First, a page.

Dietary A- and B-type procyanidins : characterization and biofunctional potential of an abundant and diverse group of phenolics

M.M. Appeldoorn

Research output: Thesisinternal PhD, WU

Abstract

Procyanidins (PCs) are phenolic compounds that belong to the class of flavonoids and are oligomers of monomeric (epi)catechin units. These monomeric units can be linked to each other by a single C4-C8 or C4-C6 linkage, which is referred to as B-type. Besides these single linkages an additional ether bond can be present, C2-O-C7 or C2-O-C5, which is referred to as A-type. PCs are highly abundant in our diet. Well known PC food sources are cocoa, apple, grape seeds, wine and nuts. After the intake of PC-rich sources health beneficial effects have been detected, which are mainly related to the prevention of cardiovascular diseases such as lowering of blood pressure.
The aims of this thesis were to study the bioavailability, bioconversion and bioactivity of purified PCs. Therefore, we first developed techniques for the efficient purification of both A- and B-type PCs from peanut skins and grape seeds, respectively. Furthermore, tools were set-up to analyze and characterize individual PCs in complex mixtures.
We showed that A-type PC dimers were absorbed from the small intestine of rats and that they were better absorbed than B-type PC dimers. The PC dimers were not conjugated or methylated upon absorption in contrast to their monomeric units (epi)catechin. Furthermore, the presence of A-type PC tetramers enhanced the absorption of B-type PC dimers.
The microbial conversion of B-type PC dimers was studied by exposing them to human microbiota. The main microbial metabolites were 2-(3,4-dihydroxyphenylacetic acid and 5-(3,4-dihydroxyphenyl)-γ-valerolactone. Based on these and other metabolites that were detected, a tentative microbial degradation route was proposed for B-type PC dimers, in which the interflavanic bond does not need to be cleaved upon degradation.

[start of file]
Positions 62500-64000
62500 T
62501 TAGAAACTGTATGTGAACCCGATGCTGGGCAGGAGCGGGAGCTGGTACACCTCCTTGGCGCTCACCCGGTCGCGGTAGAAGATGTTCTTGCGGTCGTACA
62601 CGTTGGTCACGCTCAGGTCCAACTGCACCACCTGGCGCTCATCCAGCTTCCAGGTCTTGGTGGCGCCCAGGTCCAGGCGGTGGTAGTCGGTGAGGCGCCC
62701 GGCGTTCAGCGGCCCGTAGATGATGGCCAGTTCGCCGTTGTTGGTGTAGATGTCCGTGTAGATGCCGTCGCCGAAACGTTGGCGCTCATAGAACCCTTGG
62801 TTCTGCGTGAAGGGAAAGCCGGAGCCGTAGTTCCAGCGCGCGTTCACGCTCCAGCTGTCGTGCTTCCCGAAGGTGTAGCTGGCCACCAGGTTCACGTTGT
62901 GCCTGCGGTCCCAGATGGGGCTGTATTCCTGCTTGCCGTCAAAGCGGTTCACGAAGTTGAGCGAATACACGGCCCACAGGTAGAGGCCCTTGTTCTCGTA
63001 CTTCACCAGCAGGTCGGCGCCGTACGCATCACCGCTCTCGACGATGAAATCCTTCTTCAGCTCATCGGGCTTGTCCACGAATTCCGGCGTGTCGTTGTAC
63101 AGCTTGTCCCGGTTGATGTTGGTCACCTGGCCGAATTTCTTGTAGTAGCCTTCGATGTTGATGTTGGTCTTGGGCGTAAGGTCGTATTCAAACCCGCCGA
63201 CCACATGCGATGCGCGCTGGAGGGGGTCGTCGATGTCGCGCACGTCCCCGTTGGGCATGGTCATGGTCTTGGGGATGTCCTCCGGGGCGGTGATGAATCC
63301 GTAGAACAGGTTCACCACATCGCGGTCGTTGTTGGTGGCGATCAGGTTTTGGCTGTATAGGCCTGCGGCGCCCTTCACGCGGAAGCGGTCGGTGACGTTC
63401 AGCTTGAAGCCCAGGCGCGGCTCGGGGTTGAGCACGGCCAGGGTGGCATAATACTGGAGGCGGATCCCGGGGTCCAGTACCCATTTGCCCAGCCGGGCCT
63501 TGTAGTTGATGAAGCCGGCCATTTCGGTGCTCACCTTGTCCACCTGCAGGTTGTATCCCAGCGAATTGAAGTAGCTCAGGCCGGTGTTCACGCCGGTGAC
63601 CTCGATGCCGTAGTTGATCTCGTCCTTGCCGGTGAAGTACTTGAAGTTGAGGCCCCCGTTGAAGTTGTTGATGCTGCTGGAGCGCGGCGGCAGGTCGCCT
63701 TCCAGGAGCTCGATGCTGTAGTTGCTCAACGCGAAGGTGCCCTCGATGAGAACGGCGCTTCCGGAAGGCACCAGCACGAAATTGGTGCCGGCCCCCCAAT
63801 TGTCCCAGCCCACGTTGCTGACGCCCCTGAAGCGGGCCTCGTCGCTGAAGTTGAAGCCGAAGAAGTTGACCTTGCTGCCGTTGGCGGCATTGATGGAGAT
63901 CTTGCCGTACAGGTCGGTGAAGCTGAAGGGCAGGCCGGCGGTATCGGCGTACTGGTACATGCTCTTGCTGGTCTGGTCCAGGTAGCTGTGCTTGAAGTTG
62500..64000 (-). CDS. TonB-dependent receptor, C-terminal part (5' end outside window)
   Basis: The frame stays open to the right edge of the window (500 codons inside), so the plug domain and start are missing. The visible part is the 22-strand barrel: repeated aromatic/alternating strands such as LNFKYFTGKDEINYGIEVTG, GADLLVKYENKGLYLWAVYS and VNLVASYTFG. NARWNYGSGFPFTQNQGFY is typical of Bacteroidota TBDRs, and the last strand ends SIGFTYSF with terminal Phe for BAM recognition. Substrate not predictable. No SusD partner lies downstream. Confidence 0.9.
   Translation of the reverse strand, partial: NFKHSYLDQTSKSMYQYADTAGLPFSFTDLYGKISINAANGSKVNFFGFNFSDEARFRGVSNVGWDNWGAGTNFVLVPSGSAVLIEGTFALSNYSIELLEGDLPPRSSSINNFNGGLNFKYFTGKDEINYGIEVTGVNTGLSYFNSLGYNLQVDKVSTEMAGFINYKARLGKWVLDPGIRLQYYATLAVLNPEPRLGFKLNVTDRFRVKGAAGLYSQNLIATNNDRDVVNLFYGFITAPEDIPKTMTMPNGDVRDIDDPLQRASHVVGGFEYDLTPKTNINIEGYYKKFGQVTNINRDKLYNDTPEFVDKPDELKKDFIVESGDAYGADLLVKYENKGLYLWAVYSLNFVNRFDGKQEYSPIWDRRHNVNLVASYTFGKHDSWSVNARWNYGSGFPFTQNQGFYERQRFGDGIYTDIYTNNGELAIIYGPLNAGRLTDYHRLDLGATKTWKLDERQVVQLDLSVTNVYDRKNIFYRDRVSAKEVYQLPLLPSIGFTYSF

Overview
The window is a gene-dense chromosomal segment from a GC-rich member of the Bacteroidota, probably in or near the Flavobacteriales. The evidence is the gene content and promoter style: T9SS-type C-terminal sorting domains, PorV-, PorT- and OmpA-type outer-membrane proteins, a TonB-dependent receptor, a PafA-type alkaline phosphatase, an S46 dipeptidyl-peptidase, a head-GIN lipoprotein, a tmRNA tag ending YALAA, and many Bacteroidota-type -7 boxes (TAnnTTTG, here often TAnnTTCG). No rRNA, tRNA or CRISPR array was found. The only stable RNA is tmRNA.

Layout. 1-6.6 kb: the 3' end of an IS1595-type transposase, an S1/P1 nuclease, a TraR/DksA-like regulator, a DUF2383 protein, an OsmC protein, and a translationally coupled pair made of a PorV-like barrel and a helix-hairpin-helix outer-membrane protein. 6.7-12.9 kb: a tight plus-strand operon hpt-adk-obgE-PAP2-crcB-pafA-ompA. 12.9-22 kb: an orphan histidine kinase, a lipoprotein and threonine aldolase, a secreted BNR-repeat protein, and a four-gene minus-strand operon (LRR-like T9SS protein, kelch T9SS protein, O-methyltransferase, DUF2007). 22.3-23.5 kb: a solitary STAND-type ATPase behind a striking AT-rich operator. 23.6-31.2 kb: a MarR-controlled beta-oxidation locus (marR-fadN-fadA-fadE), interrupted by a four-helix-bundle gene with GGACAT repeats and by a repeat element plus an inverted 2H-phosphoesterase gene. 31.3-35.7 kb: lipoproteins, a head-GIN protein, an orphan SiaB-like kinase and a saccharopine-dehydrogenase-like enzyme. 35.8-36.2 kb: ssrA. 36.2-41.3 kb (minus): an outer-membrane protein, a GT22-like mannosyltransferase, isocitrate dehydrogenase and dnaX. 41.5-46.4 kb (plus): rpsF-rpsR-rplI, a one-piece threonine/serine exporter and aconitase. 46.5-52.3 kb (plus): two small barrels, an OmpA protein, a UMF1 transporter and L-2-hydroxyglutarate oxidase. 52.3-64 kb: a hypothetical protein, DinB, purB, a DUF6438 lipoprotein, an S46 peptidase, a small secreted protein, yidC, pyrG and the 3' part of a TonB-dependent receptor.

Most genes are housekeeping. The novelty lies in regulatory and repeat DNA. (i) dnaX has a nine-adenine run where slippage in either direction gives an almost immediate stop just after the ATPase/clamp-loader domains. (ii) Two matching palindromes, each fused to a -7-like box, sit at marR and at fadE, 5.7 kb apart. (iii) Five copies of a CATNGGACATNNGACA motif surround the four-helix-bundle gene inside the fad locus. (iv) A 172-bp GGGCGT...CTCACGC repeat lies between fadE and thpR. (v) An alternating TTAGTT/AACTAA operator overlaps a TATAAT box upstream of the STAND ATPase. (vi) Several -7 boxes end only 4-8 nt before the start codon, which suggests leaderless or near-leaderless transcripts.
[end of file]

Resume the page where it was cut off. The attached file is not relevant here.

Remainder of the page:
Subsequently, the vasorelaxing potential of purified PCs and their microbial metabolites was analyzed by measuring their effect on the NO production of endothelial cells. Both A- and B-type PCs showed a tendency (insignificant) to increase NO production with increasing degree of polymerization and several of their human microbial metabolites that were tested were inactive. Besides enhancing NO production, several other mechanisms could be targets of PCs and were also discussed.
This thesis increased our knowledge on the absorption, biotransformation and bioactivity of A- and B-type PCs. A possible interaction between oligomers with a high and low degree of polymerization, influencing absorption processes has been discussed, which suggests that until now the biofunctional potential of PAs has been underestimated.

Original languageEnglish
QualificationDoctor of Philosophy
Awarding Institution
  • Wageningen University
Supervisors/Advisors
  • Gruppen, Harry, Promotor
  • Vincken, Jean-Paul, Co-promotor
  • Hollman, Peter, Co-promotor
Award date22 Jun 2009
Place of Publication[S.l.
Print ISBNs9789085853671
Publication statusPublished - 2009

Keywords

  • phenolic compounds
  • flavonoids
  • bioavailability
  • intestinal absorption
  • bioconversion

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